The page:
But much, much more importantly my production of beers above 7.5% is much more than 2%4 of my overall production. Indeed, as a proportion of the amount of beer duty I pay it is probably around 30% of my total beer duty. I have not been properly represented in the consultations surrounding this review.

Just as a new wave of progressive beer is starting to emerge and a new wave of bars showcasing these new beers it seems that the industry and lobbying groups have let this innovation down and frankly for dubious reasons.

An additional kick for me, just when I was feeling down:
4.12 The Government intends to introduce a new reduced rate of duty for beers at or below 2.8% abv to encourage the production and consumption of lower strength products. This reduced rate will be introduced alongside the new tax on high-strength beers in a broadly revenue neutral way.
So this means that the low ABV reduction in tax must be overall neutral, so us craft beer producers are paying for a reduction in tax on low ABV beers, and we all know who asked for that.

This is a direct attack on the growing, if very small, esoteric craft beer market. I believe that BBPA, CAMRA, SIBA and BII will have very little interest in this, but if you enjoy stronger beers, and I know it's not for everyone, or sell stronger beers, or make stronger beers, your prices are going to go up.

The report looks at cider and sprits and talks about leaving them alone as small producers and responsible drinkers would be affected. Indeed, I keep finding sections, like in the wine section, where producers have bucked against fiddling with duty based on strength due to the difficulties of making a product that had a demand for it. For this reason wine duty is left alone - this is despite that fact that wine is just as likely to be used as a product for what is considered harmful drinking.

I'd like to do something about this, but I really don't know what. As far as I can tell the rates and method of these new systems are yet to be finalised. With everyone and their Granny trying to take on Government right now I don't know if our voices will be heard, but if you care about craft beer, please, can we do something?

Grateful thanks to Jeff Pickthall for pointing out silly typos. Now corrected.


1I don't like using exclamation marks, they are an overused form of punctuation that often trys to tell the reader they should be surprised. This one deserved it I feel.

2The details of how these schemes will be implemented are still unclear. We don't know if it will be an added, or discounted, amount per volume of pure alcohol, or an amount per total volume. It seems to hint that the lower rate will be a new scale paid instead of the current duty and will not attract small producers discount. The higher rate will be on top of existing duty.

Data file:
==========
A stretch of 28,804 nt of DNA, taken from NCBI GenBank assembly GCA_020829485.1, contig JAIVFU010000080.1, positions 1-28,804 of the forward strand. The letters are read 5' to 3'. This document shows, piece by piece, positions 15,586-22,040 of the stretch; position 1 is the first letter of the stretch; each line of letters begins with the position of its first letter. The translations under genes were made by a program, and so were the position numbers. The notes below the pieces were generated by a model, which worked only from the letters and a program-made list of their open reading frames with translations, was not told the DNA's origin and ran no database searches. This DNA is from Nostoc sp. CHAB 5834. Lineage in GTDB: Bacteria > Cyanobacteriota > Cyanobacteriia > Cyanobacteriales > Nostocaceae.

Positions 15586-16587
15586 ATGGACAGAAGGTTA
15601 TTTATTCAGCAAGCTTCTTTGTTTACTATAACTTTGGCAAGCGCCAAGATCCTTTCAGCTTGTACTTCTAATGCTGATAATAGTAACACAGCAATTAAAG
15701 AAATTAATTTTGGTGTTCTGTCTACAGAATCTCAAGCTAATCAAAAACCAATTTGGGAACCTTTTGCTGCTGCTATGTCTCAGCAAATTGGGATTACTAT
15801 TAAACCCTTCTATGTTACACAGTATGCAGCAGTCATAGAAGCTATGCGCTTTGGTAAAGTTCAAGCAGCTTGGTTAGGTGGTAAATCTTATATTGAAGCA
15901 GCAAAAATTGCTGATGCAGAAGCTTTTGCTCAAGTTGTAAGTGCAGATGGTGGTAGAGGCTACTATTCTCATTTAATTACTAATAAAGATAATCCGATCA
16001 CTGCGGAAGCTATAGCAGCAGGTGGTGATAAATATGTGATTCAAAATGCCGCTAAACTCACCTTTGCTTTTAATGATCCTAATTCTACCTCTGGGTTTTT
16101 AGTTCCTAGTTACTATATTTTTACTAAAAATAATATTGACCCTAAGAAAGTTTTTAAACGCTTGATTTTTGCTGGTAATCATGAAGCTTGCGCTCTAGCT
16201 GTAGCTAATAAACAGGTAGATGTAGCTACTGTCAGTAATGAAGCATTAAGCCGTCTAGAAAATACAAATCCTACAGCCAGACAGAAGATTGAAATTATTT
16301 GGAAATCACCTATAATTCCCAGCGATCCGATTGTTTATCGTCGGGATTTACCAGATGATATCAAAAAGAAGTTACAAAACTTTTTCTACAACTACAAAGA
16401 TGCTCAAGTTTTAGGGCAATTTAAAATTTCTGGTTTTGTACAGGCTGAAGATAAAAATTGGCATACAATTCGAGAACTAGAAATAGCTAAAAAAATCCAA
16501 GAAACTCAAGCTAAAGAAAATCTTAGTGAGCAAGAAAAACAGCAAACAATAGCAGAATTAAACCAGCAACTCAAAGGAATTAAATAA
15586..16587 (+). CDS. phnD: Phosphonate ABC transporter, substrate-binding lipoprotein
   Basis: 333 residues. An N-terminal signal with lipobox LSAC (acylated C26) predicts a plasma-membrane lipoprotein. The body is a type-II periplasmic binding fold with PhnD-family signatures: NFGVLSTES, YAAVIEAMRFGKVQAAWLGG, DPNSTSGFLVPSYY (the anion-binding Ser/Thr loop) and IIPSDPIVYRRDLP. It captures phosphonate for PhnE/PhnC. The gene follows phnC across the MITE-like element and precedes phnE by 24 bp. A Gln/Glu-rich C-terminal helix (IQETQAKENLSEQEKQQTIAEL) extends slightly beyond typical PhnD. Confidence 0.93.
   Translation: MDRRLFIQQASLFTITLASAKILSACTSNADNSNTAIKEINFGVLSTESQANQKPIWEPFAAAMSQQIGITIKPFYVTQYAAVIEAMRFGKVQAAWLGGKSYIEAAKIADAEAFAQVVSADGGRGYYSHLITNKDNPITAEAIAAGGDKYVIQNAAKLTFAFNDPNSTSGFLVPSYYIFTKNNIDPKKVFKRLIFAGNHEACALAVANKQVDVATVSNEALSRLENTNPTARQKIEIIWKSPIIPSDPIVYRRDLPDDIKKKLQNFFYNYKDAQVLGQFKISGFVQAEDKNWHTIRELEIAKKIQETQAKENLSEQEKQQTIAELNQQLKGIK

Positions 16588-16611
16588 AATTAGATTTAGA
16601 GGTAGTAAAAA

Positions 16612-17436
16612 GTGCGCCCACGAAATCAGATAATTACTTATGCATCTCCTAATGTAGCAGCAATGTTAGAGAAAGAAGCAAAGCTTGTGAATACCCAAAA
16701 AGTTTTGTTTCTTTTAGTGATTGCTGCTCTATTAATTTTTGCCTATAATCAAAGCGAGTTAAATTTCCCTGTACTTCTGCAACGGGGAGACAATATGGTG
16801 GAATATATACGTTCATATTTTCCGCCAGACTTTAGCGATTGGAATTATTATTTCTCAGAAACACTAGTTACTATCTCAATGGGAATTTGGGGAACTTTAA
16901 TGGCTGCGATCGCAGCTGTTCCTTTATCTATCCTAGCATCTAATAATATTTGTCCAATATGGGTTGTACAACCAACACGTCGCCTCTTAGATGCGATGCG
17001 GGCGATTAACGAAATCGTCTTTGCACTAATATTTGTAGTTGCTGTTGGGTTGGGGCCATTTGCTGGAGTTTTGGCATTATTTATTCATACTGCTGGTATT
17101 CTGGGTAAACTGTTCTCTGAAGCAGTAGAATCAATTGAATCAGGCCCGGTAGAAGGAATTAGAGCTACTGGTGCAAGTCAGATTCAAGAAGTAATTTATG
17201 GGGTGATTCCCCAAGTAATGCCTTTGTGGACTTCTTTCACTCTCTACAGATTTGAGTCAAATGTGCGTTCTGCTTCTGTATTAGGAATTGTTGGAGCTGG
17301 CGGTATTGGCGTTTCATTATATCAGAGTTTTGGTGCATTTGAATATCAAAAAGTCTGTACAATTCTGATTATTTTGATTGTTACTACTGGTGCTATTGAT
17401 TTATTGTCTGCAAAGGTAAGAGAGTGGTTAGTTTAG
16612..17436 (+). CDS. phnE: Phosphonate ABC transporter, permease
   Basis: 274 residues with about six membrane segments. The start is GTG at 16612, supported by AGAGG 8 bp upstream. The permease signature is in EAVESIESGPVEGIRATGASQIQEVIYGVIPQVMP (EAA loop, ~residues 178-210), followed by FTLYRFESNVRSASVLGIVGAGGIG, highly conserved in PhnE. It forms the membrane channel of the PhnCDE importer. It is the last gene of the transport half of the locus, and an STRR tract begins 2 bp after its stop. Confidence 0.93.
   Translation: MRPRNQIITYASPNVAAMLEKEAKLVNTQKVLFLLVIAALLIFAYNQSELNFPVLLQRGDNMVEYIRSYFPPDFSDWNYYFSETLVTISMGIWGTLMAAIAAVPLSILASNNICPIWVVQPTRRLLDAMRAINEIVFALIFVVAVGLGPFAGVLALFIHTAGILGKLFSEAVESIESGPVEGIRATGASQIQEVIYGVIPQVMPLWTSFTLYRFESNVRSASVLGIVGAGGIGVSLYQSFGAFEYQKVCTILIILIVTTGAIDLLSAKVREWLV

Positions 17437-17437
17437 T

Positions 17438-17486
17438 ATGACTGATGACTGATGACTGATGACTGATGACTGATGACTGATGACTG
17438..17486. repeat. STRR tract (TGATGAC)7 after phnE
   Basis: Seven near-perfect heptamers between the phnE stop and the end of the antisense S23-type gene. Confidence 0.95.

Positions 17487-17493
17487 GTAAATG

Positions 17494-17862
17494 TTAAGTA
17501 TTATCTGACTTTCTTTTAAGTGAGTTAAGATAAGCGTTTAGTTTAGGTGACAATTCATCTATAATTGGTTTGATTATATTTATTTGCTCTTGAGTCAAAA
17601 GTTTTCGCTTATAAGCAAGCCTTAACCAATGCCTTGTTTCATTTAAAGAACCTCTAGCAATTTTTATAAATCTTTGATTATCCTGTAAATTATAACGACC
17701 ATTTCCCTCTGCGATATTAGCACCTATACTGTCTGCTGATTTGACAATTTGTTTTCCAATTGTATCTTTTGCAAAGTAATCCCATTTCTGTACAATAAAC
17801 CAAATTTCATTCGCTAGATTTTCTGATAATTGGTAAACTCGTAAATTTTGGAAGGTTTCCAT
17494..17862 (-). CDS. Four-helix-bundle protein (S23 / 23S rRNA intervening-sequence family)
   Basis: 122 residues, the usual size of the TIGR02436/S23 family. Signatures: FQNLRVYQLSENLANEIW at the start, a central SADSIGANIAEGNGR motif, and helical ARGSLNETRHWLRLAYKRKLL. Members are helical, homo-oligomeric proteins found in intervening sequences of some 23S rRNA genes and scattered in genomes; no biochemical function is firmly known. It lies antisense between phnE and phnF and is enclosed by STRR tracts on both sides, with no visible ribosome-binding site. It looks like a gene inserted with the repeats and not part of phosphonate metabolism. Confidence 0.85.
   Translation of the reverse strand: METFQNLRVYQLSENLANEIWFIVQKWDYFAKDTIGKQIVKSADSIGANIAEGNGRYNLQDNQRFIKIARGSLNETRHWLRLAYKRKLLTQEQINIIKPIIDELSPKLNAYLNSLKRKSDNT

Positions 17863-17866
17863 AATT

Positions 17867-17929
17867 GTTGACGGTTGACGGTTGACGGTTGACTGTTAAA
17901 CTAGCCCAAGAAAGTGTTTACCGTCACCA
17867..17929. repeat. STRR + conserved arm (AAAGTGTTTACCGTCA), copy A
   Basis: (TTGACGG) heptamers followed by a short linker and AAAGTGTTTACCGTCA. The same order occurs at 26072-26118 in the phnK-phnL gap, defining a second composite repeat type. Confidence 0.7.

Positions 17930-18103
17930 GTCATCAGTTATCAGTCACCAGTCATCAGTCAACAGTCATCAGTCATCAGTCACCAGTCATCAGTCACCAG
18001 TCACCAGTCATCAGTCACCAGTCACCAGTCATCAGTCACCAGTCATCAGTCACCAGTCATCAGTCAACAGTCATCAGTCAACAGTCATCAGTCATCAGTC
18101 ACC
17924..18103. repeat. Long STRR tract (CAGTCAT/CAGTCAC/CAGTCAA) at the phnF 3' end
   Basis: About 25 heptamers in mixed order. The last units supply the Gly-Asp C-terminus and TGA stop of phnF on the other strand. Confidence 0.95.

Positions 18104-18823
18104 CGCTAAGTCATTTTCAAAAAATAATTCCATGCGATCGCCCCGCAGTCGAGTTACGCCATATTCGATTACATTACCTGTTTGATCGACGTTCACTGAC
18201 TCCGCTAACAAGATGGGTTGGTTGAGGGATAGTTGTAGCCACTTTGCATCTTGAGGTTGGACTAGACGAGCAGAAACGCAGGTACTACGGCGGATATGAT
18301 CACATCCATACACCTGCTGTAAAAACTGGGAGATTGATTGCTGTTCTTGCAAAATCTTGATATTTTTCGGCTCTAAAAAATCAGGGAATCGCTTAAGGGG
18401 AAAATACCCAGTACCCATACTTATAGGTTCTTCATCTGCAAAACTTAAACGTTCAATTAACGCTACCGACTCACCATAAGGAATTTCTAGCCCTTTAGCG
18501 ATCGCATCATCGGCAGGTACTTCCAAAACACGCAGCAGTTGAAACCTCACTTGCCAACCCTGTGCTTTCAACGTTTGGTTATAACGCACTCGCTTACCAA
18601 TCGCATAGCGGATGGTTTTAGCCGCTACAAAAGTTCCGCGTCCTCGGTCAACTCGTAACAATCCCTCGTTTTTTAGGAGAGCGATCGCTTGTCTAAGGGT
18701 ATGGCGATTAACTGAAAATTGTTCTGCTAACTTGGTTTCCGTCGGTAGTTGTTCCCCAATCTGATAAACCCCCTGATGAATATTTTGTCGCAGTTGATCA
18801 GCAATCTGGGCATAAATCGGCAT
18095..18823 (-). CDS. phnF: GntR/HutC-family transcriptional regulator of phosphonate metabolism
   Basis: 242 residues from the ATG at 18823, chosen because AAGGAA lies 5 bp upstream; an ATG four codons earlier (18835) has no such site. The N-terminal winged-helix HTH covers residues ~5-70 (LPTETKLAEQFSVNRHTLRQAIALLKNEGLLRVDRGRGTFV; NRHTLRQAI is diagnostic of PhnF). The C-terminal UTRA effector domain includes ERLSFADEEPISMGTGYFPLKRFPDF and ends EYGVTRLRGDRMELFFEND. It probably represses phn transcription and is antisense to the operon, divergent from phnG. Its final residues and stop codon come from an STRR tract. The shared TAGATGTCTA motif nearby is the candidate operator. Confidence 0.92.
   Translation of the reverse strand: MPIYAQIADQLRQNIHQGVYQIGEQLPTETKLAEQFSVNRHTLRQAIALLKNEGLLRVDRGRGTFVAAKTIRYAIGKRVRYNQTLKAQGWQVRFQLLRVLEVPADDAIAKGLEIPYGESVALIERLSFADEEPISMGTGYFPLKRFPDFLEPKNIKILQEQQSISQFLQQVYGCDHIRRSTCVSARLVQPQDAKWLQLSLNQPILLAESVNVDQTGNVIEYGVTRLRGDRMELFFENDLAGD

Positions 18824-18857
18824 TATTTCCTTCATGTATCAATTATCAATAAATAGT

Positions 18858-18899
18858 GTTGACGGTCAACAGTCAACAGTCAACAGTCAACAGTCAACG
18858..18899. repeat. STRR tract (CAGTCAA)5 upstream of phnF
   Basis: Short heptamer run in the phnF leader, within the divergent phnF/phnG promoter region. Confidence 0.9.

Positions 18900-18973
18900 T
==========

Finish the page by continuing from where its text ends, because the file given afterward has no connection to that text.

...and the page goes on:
3All imported beers attract HMRC duty and tax rates at full value.

4I make Æther Blæc 8.0%, Granite 10.4% and my new baby, which you lucky people can look forward to, Queboid 8.0% which is a Belgian style double IPA. Due to be released in bottle very soon.

Monday, 29 November 2010

The Burgeoning March of Craft Keg

I'm really not keeping up with stuff that is happening these days. It's very frustrating because there is a lot happening it would seem. BrewDog have gone and done it again and got everyone all worked up about stuff. James is reported to have said that there is no future in cask beer and keg is the future. His comments, which are a little derogatory regarding CAMRA and suggesting that cask beer is stuffy and a poor way to introduce people to beer, have got some all properly insulted.

During my trip to the deep south last week I picked up a copy of The London Drinker. It's the rather well put together magazine of the London CAMRA branches. Towards the back there is a somewhat vitriolic rebuke to Mr Watt's comments1.

I'm somewhat bemused. First of all, what is the most common form of dispense for beer in the UK, or for that matter, in the world? Yup, it is keg. So of course keg is the future, silly.

Secondly, is it the future for craft beer? Well, what is craft beer anyway? Why is crap cask made by major national brewers, like Marston's for instance, considered craft? It's pants. Give me the choice between a pint of Pedigree on cask or a pint of Trashy on keg which do you think I'd choose? Which would you choose? Which is craft? And who cares if it is craft if it tastes good anyway? Or perhaps tastes crap?